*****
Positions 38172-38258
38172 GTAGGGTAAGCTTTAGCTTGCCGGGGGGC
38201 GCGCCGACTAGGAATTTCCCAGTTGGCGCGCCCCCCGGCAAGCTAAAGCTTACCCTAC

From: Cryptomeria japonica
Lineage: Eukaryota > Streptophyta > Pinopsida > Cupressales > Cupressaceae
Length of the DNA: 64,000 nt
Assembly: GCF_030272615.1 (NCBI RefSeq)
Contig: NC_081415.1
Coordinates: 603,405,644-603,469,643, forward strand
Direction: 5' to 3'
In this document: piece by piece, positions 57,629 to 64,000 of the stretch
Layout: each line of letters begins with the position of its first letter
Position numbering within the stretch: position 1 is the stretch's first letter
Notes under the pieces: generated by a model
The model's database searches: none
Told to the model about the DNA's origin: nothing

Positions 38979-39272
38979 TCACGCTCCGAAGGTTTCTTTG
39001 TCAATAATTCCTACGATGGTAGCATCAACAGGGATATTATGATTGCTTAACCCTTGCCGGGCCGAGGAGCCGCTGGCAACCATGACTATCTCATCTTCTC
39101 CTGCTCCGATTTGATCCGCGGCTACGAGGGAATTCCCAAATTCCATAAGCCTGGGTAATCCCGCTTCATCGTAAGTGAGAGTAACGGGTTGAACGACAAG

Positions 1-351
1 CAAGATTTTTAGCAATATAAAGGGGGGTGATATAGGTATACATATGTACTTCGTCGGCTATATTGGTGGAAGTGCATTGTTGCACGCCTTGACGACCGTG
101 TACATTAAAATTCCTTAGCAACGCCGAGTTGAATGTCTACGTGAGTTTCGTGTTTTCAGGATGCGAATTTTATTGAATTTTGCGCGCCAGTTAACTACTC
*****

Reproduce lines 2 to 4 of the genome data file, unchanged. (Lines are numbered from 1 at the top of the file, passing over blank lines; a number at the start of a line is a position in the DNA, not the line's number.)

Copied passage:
38172 GTAGGGTAAGCTTTAGCTTGCCGGGGGGC
38201 GCGCCGACTAGGAATTTCCCAGTTGGCGCGCCCCCCGGCAAGCTAAAGCTTACCCTAC

From: Cryptomeria japonica